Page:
Directed by: #JamesMorgan
Written by: #JamesMorgan
James Morgan’s tale of tradition versus development, and of remote peoples and their exploitation in the name of progress, hits all the right notes in this quietly brilliant, thought-provoking and aesthetically stunning piece of cinematic art.
Yohana (Dagny Backer Johnsen), a teenage girl from a small and remote Norwegian Arctic community must, in accordance with her people’s customs, decide the fate of an oil worker (Nicholas Boulton) responsible for the murder of her father. In just seven seconds, Yohana will make a life or death decision – both with equally devastating consequences – that will not only imprint itself on her for life but may also determine the future of her people.
Appropriately, Johnsen’s performance, along with the prevailing mood of the film in general, is a masterclass of abject tension and uncertainty. Yohana exudes it by the bucketload, and it creates a genuine sense of claustrophobia in a film predominantly situated in gorgeous hinterlands and vast seascapes. Other than the superb acting by the cast and the few snippets of personality found in the movie’s limited dialogue, there isn’t much in the way of characterisation. This isn’t a problem, however, and I actually found this added to the sense of alienation the viewer’s supposed to feel in what for most is a massive departure from normality.
But then the central focus here isn’t the characters at all; it’s the landscape itself. And it makes sense: this striking setting is at the heart of the film’s emotional resonance, and much of the characterisation exists here. It holds a deific quality, achieved with Jack Wyllie’s fantastically understated score, that holds back just enough to allow the ambient sounds to shine and set the mood. And Benjamin Sadd’s masterfully crafted visuals, featuring bleak but beautiful landscapes, juxtaposed with the looming threat of encroaching oil rigs, and metaphor-heavy imagery makes a remarkable statement about the state of these people’s world and how it has shaped them as a community.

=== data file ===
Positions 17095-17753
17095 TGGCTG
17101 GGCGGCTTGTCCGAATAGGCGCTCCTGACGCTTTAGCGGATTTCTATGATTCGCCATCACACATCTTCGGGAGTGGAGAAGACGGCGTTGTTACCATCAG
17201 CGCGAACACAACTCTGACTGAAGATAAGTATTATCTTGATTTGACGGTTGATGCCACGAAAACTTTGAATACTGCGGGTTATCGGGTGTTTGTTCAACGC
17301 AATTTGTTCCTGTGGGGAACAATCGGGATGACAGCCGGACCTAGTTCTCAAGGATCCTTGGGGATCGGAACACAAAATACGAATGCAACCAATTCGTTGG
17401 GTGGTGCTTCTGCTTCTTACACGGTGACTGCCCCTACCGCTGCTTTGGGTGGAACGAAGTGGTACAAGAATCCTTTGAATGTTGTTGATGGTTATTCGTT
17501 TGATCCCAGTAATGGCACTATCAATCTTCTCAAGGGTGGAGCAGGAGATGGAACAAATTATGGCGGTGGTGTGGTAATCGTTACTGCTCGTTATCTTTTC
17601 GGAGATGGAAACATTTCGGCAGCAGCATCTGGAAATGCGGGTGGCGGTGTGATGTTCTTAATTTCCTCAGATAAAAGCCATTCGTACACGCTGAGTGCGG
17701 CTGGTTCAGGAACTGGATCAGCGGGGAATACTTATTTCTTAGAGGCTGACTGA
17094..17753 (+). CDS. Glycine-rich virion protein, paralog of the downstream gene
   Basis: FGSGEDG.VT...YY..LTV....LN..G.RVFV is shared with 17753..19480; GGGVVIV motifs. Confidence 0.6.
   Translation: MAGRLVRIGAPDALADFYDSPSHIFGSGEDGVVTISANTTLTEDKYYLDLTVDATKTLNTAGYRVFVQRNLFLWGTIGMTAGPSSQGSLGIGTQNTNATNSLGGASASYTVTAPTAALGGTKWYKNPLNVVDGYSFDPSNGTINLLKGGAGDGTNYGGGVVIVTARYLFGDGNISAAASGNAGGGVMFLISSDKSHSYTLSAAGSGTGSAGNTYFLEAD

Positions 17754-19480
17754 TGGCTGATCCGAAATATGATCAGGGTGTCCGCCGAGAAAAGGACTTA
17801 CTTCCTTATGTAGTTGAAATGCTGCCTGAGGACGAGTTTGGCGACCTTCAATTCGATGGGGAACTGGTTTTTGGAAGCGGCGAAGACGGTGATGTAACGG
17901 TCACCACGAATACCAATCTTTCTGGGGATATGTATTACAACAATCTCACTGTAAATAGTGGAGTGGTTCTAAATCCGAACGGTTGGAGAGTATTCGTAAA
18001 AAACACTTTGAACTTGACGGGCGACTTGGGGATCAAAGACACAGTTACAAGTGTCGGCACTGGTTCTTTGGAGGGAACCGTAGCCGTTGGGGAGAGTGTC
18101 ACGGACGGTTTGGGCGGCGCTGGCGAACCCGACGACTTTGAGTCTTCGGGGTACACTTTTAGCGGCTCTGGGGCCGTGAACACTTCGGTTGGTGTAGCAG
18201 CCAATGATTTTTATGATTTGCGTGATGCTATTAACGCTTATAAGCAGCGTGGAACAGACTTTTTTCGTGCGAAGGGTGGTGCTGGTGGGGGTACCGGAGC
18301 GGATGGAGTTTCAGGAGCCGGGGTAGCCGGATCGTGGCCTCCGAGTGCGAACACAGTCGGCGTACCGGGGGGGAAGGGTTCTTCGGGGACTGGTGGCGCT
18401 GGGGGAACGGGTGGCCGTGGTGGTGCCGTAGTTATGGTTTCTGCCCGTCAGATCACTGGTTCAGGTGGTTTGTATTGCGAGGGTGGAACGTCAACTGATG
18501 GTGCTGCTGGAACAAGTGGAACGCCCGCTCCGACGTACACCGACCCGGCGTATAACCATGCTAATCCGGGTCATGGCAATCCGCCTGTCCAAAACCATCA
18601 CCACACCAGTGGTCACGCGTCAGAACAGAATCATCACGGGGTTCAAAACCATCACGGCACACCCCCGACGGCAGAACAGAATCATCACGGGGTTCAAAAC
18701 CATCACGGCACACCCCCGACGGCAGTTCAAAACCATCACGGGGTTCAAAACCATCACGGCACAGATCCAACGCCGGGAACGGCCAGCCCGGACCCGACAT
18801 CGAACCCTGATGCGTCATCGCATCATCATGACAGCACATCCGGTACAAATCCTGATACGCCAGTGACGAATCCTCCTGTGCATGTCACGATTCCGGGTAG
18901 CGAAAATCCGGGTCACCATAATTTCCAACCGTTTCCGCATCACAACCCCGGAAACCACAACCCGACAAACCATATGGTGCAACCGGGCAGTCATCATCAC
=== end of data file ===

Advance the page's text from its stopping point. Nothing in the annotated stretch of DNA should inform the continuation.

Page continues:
There’s something inherently appreciable about this battle between new and old; progress and tradition; the large corporations and the little people standing in their way. The topic is always relevant and up for debate, and it’s been put to screen many times before. But Seven’s horror-movie inflexions and the murky undercurrent of impending doom, reminiscent to that of The Wicker Man and Ari Aster’s Midsommar, help to set it apart from the plethora of others like it.
Seven is a piece I enjoyed a great deal: a film which juggles juxtaposition and metaphor in its visuals, sets the mood with its soundtrack and brings it all together to impart character to the surroundings and the people that inhabit them. Seven is a work of cinematic art and a masterpiece of character building. It’s hard to see how it could be made any better, mainly because it couldn’t be.